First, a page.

I love this topic Gini.  Yet another conversation to have over wine…

    • magriebler

       @SocialMediaDDS Yes, Claudia! I pray the day we’re on the same page comes soon. (The realist in me snorts but I try to ignore her.) I especially love this line: “I hope that I am showing each of my staff how to celebrate each other and how not to deconstruct each other.” For me, tweaking our vocabulary (and being deliberate in our word choices) is critical to making that happen. And heck, it should be a pleasant creative challenge for us marcom types. It makes me crazy, for example, when women who are strong and decisive are called that word that rhymes with witch. We call men who are strong and decisive something else: leaders. GRRR.

      •  @magriebler Hi Marianne!  I agree with all that you have said.  And it SHOULD be a pleasant and creative challenge.  I know that I am truly lucky to have a group of women who are nothing short of spectacular working with me…I am grateful on a daily basis because I know not everyone has the same experience that I am having.  That said, your last two sentences are an excellent place to start with the change…to stop using a negative word to describe strength in a woman while we use a positive word to describe the same trait in men.  A HUGE pet peeve of mine.  Let’s try the word “dynamic” on for awhile when describing awesomeness in women! 

    •  @SocialMediaDDS There is one thing I will say about you: You live and breathe these values. You’re one of the most kind and generous women I know. And you aren’t afraid to tell other women what you love or admire about them. It’s pretty incredible.

  • Funny how I pay attention to conversations like this now that I have a daughter. 🙂
    –Tony Gnau

    • magriebler

       @T60Productions Daughters will do that to a person!

    •  @T60Productions And I already know she will be taught these things from a very early age.

  • It was so much fun talking with you Gini! 
    This post is spot on! Thank you for the mention! and come down to TO more often! I want to see you again! 😀 
    – Ria 

    •  @roastedkeyboard I’d love to see you again, too!

  • As the father of a daughter I would love to see more support for women by women. The difference in how girls treat each other and how boys do is just glaring to me.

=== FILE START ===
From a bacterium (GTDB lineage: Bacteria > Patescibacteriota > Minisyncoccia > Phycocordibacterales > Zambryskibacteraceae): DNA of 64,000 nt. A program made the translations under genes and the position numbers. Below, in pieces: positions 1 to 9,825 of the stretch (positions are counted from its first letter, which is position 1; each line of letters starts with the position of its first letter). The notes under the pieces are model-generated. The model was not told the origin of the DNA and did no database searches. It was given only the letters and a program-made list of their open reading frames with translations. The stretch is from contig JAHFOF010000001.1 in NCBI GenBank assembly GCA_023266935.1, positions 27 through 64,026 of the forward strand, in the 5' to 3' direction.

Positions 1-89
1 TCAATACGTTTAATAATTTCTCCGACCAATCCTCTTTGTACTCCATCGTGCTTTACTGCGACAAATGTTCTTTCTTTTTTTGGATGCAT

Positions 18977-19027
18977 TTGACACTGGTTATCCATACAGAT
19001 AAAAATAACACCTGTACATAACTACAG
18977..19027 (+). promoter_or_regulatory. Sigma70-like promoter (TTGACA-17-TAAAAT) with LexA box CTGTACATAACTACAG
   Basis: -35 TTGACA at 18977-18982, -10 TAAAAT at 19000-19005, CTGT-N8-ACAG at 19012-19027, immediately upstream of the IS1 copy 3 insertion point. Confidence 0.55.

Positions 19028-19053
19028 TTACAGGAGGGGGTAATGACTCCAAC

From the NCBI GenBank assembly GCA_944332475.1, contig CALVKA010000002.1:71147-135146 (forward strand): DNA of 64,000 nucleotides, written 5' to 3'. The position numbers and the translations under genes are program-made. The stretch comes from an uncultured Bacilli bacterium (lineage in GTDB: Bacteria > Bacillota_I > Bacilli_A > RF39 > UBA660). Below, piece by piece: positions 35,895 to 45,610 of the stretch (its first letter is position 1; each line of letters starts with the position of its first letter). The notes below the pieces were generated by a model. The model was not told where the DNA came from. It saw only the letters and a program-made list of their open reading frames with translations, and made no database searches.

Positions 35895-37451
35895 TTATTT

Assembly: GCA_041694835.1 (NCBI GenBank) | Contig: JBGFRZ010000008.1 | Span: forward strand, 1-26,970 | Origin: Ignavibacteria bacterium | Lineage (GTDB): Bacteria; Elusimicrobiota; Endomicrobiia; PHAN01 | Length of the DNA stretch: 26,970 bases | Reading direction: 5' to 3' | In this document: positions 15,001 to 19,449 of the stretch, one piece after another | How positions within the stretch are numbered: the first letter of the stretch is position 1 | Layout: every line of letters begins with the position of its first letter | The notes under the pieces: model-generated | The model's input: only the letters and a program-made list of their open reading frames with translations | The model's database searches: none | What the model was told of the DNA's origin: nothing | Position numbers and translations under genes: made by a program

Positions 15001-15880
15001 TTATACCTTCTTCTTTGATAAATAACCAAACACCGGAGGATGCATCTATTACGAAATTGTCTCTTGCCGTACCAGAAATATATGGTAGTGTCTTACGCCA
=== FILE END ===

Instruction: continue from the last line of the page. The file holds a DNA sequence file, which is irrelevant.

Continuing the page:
Really, there is very little drama with my son and his friends compared to what I see with my daughter and I have to imagine some of that is just from what the girls see and learn. I don’t mean for that to sound like the men have no role in this because we do, but some of it…

    •  @TheJackB Oh…it’s astounding. We were just talking last week about how guys can fight and get over it and girls hold on to it FOREVER. I try really hard not to hold grudges. I might get my feelings hurt, but then I try to get over it. Your daughter is in for a world of hurt in high school. Girls are so mean. It’s awful.

  • Coming from a country (India) where I have seen woman grow by leaps and bounds, this cannot be better timed. I just read a news report which claimed that a mob attacked a group of women in a resort because they were having a good time. The mob claimed that these woman were involved in “immoral acts” however, there was no such proof. In a country like this, woman are fighting all odds to be better respected and to have their right and be treated equally. And yes, it gets worse when woman have to fight woman for that right. 
    When I was doing my internship, I remember my supervisor (female) made sure the woman in the team respect each other first. That is the first step to get the men to respect you. 
    No back biting, no gossiping and just no comments on how bad someone’s lipstick’s shade is. We all have done it at some point, I would agree, but there is no reason we should be stuck in the same cycle. Just because we love pink doesn’t mean we aren’t strong! 🙂

    • magriebler

       @Hajra I had a great internship too with a strong woman who helped me name my gifts and gave me tools I rely on to this day. I think mentoring is one of the best mechanisms for changing how we view women in the workplace. And that’s just as important with young men as with young women.

      •  @magriebler Having a strong role model always helps. We as woman need to pass that on, be good role models ourselves. 
        When I was teaching a class, I remember how a young girl told me that she liked me because “you tell us why girls are strong”.  We need to be better role models for other little girls around! 🙂

    •  @Hajra  Did you know pink used to be the color used for baby boys? I read that somewhere a couple of months ago. I don’t remember why they changed it, but that just says it all.

  • TgicImporters

    “The organization is built on getting results and we’re moving more and more toward achieving goals vs. working more hours.” I’ve always admired your blog, Gini, but this one really hit home with me. I wish more companies would realize that achieving goals should be the top priority–not how many hours you sit at your desk every day (especially when you can do your job from home). While I understand the value of interacting with your coworkers, there should be some flexibility in the work environment. Your employees are lucky that you understand that concept; it can make all the difference in the world between a good job and a great job.